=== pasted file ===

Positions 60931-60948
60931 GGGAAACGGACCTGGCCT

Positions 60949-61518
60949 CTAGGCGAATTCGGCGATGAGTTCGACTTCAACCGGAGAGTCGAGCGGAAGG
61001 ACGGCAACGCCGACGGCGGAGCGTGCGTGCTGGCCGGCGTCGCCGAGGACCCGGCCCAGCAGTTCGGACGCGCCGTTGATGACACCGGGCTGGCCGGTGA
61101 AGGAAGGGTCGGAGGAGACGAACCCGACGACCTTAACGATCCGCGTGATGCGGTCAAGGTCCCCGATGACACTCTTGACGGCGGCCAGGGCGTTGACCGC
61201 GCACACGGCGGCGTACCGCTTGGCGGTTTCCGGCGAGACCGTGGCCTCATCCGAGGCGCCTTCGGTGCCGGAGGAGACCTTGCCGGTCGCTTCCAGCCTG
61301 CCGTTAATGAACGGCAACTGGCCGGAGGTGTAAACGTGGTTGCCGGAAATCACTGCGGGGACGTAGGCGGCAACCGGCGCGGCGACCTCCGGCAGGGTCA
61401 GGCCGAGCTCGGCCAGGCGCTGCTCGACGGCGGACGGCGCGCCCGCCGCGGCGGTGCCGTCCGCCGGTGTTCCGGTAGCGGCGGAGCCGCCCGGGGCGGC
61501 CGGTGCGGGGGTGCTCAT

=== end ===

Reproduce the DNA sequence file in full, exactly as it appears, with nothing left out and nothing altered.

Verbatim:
Positions 60931-60948
60931 GGGAAACGGACCTGGCCT

Positions 60949-61518
60949 CTAGGCGAATTCGGCGATGAGTTCGACTTCAACCGGAGAGTCGAGCGGAAGG
61001 ACGGCAACGCCGACGGCGGAGCGTGCGTGCTGGCCGGCGTCGCCGAGGACCCGGCCCAGCAGTTCGGACGCGCCGTTGATGACACCGGGCTGGCCGGTGA
61101 AGGAAGGGTCGGAGGAGACGAACCCGACGACCTTAACGATCCGCGTGATGCGGTCAAGGTCCCCGATGACACTCTTGACGGCGGCCAGGGCGTTGACCGC
61201 GCACACGGCGGCGTACCGCTTGGCGGTTTCCGGCGAGACCGTGGCCTCATCCGAGGCGCCTTCGGTGCCGGAGGAGACCTTGCCGGTCGCTTCCAGCCTG
61301 CCGTTAATGAACGGCAACTGGCCGGAGGTGTAAACGTGGTTGCCGGAAATCACTGCGGGGACGTAGGCGGCAACCGGCGCGGCGACCTCCGGCAGGGTCA
61401 GGCCGAGCTCGGCCAGGCGCTGCTCGACGGCGGACGGCGCGCCCGCCGCGGCGGTGCCGTCCGCCGGTGTTCCGGTAGCGGCGGAGCCGCCCGGGGCGGC
61501 CGGTGCGGGGGTGCTCAT